The fairy tale is arguably one of the most important cultural and social influences on children's lives. But until the first publication of Fairy Tales and the Art of Subversion, little attention had been paid to the ways in which the writers and collectors of tales used traditional forms and genres in order to shape children's lives - their behavior, values, and relationship to society.
As Jack Zipes convincingly shows in this classic work, fairy tales have always been a powerful discourse, capable of being used to shape or destabilize attitudes and behavior within culture. How and why did certain authors try to influence children or social images of children? How were fairy tales shaped by the changes in European society in the sixteenth and seventeenth centuries? Zipes examines famous writers of fairy tales such as Charles Perrault, Jacob and Wilhelm Grimm, Hans Christian Andersen and L.Frank Baum and considers the extraordinary impact of Walt Disney on the genre as a fairy tale filmmaker.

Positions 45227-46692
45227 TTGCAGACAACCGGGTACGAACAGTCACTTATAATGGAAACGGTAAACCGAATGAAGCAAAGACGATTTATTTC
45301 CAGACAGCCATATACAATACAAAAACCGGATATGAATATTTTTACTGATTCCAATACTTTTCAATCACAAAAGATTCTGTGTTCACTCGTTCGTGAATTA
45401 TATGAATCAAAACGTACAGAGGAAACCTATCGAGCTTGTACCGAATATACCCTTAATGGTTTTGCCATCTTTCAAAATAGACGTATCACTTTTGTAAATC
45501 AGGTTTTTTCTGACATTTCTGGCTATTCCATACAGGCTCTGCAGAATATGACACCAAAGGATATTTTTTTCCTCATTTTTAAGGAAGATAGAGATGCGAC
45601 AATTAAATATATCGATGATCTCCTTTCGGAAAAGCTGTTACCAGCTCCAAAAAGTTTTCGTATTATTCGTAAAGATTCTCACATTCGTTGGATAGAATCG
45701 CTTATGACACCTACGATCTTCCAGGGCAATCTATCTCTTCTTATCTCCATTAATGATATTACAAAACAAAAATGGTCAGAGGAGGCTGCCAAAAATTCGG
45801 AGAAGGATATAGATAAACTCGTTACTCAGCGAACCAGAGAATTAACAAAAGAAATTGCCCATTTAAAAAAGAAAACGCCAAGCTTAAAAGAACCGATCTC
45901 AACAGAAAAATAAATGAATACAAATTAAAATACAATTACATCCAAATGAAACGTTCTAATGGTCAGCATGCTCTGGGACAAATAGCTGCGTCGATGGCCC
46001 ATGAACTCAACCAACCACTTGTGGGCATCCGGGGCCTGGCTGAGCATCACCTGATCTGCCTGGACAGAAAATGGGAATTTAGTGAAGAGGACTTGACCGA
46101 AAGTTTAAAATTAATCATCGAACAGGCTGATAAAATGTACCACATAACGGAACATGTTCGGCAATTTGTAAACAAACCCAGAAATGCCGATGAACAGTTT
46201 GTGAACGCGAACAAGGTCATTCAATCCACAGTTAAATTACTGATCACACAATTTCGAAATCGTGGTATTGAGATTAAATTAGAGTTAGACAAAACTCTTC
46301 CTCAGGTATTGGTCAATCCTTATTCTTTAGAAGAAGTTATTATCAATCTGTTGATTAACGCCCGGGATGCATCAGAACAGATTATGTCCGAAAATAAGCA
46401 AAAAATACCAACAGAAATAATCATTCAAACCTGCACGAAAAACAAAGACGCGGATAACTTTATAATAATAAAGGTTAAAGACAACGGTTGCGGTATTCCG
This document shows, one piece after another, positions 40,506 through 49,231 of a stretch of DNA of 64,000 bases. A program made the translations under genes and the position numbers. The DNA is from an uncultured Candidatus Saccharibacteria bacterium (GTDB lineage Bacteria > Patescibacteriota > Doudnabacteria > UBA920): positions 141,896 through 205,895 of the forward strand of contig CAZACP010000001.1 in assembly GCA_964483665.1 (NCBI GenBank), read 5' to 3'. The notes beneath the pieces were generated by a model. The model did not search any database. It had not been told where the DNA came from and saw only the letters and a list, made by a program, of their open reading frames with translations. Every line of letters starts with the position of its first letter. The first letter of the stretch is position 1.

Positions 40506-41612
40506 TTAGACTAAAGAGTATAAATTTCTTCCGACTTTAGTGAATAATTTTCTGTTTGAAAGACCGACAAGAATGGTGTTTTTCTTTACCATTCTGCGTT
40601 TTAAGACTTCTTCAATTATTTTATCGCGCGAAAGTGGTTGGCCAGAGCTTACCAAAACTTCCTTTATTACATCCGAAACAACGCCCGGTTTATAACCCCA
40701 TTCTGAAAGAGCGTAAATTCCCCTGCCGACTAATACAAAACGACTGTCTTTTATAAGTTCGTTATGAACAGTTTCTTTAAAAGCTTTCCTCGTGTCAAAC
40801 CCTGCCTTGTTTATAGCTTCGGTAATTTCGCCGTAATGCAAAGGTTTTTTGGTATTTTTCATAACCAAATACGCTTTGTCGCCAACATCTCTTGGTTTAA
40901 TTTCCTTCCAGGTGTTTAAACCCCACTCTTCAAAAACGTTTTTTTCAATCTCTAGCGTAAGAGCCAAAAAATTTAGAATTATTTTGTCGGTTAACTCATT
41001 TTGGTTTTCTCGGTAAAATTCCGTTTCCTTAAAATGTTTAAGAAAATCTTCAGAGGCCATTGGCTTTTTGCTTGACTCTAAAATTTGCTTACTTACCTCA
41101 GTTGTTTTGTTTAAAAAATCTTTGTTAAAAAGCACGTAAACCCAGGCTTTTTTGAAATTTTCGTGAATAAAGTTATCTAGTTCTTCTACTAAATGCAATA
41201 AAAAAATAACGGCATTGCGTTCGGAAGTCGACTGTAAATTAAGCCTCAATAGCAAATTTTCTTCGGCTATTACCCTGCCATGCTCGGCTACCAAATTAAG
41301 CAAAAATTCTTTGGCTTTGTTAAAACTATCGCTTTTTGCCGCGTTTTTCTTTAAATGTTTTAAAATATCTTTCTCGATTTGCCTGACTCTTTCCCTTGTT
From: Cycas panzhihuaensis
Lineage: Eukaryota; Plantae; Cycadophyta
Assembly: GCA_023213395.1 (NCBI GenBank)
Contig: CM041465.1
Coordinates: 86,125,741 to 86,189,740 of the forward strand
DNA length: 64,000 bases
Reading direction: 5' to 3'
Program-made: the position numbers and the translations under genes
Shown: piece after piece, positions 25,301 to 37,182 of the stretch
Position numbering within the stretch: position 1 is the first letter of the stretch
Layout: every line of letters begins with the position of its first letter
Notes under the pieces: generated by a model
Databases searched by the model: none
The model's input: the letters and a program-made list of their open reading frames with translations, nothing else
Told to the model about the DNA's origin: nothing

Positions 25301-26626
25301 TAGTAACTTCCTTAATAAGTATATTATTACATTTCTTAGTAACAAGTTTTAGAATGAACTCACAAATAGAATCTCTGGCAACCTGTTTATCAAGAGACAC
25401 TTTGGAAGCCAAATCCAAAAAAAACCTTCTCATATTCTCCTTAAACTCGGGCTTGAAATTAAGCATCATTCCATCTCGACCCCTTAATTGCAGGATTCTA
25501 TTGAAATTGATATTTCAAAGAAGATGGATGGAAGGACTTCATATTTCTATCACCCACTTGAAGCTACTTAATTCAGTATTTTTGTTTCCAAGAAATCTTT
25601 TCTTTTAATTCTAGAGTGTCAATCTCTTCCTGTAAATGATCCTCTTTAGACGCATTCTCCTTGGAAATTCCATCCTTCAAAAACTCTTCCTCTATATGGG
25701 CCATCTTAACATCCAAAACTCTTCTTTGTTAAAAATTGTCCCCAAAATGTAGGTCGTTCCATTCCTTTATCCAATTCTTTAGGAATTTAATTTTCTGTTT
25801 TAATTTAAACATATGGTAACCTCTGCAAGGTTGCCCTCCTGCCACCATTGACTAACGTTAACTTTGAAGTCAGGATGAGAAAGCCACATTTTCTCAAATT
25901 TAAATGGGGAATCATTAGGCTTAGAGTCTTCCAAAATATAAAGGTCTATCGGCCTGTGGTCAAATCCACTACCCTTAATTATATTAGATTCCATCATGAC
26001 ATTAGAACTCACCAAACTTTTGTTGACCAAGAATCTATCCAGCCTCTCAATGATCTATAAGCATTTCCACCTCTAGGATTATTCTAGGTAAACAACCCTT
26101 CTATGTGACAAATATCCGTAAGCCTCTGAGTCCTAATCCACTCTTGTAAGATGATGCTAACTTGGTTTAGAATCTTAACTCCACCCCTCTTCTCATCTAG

About the Author:
Jack Zipes was formerly Professor of German at the University of Minnesota. An acclaimed translator and scholar of children's literature and culture, his most recent books include Hans Christian Andersen: The Misunderstood Storyteller and Speaking Out: Storytelling and Creative Drama for Children, both published by Routledge.